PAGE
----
After all, you can always organize books by category: your childhood literature is here, textbooks are there, postmodernists are on a prominent place, romance novels are shamefully put in a far corner. Separate fiction and non-fiction, and then again return to the division by genre, but within these two large categories. Or don't return – these are your books, do whatever you want.
To classify books by mood, of course, you will need to at least superficially leaf through all the books in your extensive collection. Yes, even those that you bought a hundred years ago and still promise yourself to read. Remember what they are about, what mood they are imbued with – and sort them like never before. Put together all the books that squeezed litres of tears and sentimentality out of you, books that gave you the jitters, books that take you back to warm summer days or make you reminisce on your childhood. In this case, sorting will become not only useful, but also quite enjoyable. After all, there are hidden memories behind every book – you just have to look.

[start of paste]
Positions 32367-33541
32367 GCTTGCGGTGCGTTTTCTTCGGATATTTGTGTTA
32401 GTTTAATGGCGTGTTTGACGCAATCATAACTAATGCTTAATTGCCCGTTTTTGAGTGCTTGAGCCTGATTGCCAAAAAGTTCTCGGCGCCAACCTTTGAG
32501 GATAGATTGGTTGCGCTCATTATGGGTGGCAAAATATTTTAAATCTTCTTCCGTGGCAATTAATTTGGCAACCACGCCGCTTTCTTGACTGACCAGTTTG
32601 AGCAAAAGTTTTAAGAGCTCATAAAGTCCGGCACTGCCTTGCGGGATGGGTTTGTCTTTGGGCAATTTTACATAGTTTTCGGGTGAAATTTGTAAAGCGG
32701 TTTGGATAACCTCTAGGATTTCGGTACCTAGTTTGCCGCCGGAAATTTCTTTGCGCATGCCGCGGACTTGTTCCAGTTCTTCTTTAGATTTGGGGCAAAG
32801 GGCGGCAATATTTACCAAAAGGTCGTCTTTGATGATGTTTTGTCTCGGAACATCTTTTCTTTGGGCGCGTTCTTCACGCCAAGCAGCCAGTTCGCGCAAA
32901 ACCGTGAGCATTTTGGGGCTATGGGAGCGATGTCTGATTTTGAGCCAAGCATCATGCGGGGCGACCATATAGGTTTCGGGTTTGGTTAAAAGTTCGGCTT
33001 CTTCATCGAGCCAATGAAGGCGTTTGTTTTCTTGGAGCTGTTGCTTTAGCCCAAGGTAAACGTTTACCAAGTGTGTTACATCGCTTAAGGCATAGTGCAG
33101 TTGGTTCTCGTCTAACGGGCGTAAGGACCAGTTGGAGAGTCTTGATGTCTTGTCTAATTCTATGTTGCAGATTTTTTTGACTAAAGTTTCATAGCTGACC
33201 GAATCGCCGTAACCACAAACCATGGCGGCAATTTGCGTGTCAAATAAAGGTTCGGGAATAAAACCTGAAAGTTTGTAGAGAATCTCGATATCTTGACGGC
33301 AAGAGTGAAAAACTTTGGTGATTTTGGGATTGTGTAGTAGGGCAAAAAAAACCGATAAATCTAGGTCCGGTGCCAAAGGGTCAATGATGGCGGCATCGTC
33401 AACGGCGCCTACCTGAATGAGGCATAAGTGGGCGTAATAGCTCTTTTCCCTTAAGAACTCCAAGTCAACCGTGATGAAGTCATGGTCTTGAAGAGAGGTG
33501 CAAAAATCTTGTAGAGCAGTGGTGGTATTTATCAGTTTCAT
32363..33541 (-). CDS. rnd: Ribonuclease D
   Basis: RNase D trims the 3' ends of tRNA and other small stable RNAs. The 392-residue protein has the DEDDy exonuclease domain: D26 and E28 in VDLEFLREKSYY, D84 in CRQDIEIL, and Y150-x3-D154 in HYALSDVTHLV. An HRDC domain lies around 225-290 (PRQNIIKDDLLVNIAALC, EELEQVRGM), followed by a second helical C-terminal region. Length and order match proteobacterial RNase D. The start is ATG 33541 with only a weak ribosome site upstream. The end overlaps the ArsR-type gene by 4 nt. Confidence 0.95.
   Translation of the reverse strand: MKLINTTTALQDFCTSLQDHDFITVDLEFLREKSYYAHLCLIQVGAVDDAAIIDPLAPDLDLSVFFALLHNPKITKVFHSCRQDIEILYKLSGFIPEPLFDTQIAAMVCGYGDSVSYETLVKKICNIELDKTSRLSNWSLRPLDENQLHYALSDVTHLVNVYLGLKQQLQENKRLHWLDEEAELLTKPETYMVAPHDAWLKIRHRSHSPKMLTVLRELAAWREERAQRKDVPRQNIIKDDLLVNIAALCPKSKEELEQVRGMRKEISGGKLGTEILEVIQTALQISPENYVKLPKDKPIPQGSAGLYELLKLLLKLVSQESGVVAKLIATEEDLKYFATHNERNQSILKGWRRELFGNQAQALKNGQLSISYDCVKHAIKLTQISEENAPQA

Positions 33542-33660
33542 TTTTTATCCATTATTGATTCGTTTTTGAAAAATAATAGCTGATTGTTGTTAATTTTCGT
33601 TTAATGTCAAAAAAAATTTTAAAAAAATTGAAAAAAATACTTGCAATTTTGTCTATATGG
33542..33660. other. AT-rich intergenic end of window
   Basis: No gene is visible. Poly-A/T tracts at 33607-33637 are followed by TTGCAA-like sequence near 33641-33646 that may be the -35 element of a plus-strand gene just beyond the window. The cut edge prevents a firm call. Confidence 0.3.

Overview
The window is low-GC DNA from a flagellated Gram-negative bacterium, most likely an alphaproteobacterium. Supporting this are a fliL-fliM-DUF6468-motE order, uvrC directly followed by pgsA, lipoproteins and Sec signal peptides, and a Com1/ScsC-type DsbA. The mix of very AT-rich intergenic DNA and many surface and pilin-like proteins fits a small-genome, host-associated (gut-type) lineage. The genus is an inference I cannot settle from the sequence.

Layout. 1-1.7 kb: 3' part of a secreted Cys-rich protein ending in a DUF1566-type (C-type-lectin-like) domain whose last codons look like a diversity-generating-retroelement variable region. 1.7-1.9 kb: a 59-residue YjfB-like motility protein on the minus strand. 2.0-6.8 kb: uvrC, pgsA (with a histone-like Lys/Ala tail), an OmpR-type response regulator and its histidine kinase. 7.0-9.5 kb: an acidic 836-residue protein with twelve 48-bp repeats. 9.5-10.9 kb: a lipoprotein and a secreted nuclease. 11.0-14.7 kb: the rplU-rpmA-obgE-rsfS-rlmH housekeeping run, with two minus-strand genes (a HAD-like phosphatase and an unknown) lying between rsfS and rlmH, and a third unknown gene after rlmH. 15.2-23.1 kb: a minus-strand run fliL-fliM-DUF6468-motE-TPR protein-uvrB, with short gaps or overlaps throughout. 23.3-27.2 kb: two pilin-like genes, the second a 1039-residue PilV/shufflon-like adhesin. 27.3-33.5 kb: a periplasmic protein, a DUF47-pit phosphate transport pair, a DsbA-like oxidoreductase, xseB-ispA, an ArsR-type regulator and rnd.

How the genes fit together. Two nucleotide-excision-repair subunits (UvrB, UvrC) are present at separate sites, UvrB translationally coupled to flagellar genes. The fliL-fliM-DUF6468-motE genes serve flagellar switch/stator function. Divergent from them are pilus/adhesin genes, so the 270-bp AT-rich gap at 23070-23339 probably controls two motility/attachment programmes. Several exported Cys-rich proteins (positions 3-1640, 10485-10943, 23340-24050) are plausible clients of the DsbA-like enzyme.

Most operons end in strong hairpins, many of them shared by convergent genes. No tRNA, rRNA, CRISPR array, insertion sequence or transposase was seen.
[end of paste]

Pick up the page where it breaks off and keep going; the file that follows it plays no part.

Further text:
By book size and format
Moving on to options that are more prosaic. Books of a non-standard form annoy to the same extent that they attract: they always do not fit on the shelf, stick out in all directions, obscure other spines… Even the neighbourhood of hardcovers and paperbacks can unsettle especially sensitive aesthetes. Let alone an uneven fence of giant and very tiny books standing one after another. Solution: sort everything by size and don't be ashamed of it.
First of all, collect all your large-format books, huge magazines and other albums, and put them face up on the very top or bottom shelf. Yes, face up. Remember this moment, we will return to it a little later and clarify everything. In the meantime, arrange everything else by size – you have enough books from the same series or just the same format for sure. This method is rather auxiliary and is perfect in combination with others.
By the colour of the book
Throw away all your prejudices: the aesthetic side of sorting is also very important. These are your books, do whatever you please with them – especially if your visual memory works best, but the titles somehow don't stick too much in your head. In the end, who of us has not had a situation when we urgently need to find “well, a book, a blue one, with something white on the cover”? Told ya!!